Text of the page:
Let’s get married at Sunday Mass
If the church wants to promote marriage, what better time to have weddings than when the entire assembly is gathered for Mass?
By Scott Alessi, assistant editor of U.S. Catholic.
[Sounding Boards are one person's take on a many-sided subject and do not necessarily reflect the opinions of U.S. Catholic, its editors, or the Claretians.]
Several years ago, while attending our usual Saturday evening Mass together, my then-girlfriend Kathleen and I heard an interesting anecdote during the homily. Our pastor, Father Joe, recounted the story of a recent wedding Mass he’d celebrated in which the couple chose to use that week’s regular Sunday Mass readings. Not only were the readings a good fit for a wedding, Father Joe told us, but by using them at a Saturday evening liturgy the couple had also helped their guests fulfill their Sunday Mass obligation.
In his usual extemporaneous style, Father Joe followed the train of thought a step further. “In fact, you could just have your wedding at the regular Sunday Mass,” he said. “Not only would that fulfill everyone’s Mass obligation, but the regular parishioners would serve as built in guests, so it would seem like you have a lot more friends.”
Kathleen and I chuckled at the joke, but at the same time we exchanged a look that said, “you know, that’s not such a bad idea.” And sure enough, when we decided to take the leap into marriage a couple of years later, we hardly spent any time discussing the question of when and where. We both agreed, with Father Joe’s enthusiastic encouragement, to have our wedding at the Saturday evening vigil Mass that we attended together every week, exchanging our vows among family, friends, and fellow parishioners.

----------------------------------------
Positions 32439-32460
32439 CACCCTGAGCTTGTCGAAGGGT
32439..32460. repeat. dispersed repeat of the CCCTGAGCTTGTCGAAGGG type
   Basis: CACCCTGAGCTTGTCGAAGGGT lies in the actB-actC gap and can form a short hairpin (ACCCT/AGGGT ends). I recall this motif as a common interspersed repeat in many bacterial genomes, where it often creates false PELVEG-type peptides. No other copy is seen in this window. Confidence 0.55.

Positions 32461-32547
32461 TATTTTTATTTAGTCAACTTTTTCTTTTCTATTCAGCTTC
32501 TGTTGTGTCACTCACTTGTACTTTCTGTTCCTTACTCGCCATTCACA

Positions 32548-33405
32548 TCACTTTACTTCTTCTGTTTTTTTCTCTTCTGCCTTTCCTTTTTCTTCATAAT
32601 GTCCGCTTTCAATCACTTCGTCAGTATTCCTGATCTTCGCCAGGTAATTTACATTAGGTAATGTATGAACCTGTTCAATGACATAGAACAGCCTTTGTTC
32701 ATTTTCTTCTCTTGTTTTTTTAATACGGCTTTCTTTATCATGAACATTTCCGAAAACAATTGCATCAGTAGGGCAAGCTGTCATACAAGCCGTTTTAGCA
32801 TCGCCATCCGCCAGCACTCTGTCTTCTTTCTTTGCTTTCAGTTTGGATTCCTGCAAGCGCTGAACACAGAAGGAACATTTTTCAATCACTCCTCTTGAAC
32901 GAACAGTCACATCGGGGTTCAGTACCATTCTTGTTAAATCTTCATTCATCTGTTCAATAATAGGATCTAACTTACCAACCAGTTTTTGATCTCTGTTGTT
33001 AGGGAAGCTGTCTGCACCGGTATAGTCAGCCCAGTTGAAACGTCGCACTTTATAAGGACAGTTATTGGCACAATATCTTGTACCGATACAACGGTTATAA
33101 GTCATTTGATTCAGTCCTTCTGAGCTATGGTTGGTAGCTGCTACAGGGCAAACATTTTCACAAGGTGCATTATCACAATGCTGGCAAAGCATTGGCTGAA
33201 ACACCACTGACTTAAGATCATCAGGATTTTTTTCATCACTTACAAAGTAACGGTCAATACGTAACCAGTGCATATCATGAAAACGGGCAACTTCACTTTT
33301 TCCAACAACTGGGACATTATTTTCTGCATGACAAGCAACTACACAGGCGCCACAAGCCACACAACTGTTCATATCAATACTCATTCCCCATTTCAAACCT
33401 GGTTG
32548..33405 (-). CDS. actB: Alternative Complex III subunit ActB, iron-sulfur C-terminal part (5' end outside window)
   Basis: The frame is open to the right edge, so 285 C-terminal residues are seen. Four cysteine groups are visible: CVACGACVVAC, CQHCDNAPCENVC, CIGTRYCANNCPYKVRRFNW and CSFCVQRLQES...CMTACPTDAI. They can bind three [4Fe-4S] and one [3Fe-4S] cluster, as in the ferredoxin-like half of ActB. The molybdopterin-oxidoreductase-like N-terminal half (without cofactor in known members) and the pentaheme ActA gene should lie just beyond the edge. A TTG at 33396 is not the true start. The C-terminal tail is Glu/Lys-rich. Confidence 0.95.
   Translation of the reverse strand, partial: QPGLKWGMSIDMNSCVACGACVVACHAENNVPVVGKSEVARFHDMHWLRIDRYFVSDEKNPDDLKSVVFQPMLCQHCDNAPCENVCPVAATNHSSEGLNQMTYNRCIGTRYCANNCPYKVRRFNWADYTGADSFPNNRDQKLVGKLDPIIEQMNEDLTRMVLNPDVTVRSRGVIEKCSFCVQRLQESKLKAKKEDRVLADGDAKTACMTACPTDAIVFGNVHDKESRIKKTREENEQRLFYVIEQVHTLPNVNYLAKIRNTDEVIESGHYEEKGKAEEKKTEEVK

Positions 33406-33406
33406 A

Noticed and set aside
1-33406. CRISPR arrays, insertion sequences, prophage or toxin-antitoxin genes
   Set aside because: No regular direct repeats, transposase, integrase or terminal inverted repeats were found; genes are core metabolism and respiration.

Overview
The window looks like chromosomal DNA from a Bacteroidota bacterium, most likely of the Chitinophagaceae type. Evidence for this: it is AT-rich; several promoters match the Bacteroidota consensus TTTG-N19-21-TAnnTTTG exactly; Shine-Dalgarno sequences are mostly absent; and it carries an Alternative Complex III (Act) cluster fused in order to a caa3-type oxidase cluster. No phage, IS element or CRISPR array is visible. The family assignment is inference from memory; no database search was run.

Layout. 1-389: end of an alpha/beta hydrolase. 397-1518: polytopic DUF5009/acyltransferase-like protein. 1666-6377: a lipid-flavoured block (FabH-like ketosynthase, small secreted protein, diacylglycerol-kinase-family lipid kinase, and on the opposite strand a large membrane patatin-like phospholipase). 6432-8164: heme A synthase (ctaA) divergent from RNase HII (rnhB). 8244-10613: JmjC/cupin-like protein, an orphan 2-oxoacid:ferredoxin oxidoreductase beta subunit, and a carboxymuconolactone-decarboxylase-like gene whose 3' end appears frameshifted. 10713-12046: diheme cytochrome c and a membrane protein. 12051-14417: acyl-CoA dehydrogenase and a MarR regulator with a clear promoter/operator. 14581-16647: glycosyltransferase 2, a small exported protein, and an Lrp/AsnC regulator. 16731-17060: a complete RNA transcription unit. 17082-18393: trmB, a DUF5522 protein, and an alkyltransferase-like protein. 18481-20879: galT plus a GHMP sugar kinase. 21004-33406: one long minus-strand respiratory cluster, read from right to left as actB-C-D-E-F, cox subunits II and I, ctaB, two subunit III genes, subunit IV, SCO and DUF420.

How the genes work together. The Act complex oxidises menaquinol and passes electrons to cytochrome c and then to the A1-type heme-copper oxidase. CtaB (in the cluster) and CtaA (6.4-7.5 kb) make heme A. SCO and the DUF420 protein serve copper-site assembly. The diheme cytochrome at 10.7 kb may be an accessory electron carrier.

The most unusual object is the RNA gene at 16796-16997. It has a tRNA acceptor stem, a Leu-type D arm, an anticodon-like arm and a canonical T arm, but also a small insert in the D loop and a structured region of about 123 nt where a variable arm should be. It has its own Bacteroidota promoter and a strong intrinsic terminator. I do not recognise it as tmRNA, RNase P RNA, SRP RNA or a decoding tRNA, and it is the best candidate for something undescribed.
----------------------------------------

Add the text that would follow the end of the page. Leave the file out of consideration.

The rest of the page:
These days, weddings have become highly personalized affairs, with every last detail designed to reflect the interests and personalities of the bride and groom. Reality TV shows like Bridezillas and My Fair Wedding have shown just how far some crazed couples will go to have the “perfect wedding,” and society still clings to the notion that your wedding day should be all about you. Couples are encouraged to pick the ideal location, attire, music, and just about any other detail that they can customize.
As weddings have become more about the individuals involved, they’ve also become more detached from the community. The bride and groom may agonize over which distant relatives or old friends they should add to the guest list, but little consideration is ever given to the people with whom they share the pews every Sunday.
Some couples take things a step further, planning “destination weddings” that leave their local church and the community behind in favor of a more scenic vacation spot. Not only do these weddings take place well outside the consciousness of the parish, they can even leave out family and friends who can’t afford to make the trip, all for the sake of the couple getting to have their own ideal wedding. But is a wedding that excludes others for the sake of the couple really ideal?
Even for Catholic couples who celebrate their wedding in the context of a Mass, the liturgy often seems low on the priority list. For some, it feels as if the Mass is merely a formality before the big reception. As long as the decorations are all in the right places and the photos look perfect, nothing else really seems to matter.
As active parishioners, my wife and I believed strongly that our wedding shouldn’t be a closed-door private affair but a gathering open to the entire parish. And more importantly, we wanted it to be as much a communal celebration of the Eucharist as parishioners would find on any other Sunday, not an event designed to shine a spotlight on us. Our goal was to have a wedding as a part of the Mass, not a Mass that happened to take place at a wedding.
Keeping the Mass almost entirely unchanged made planning a breeze. The readings, of course, would be those that were already scheduled for that Sunday, and we decided to serve as the readers ourselves. We called upon a mix of fellow parishioners and family members to fill other roles, such as ushers, gift bearers, and extraordinary ministers of communion.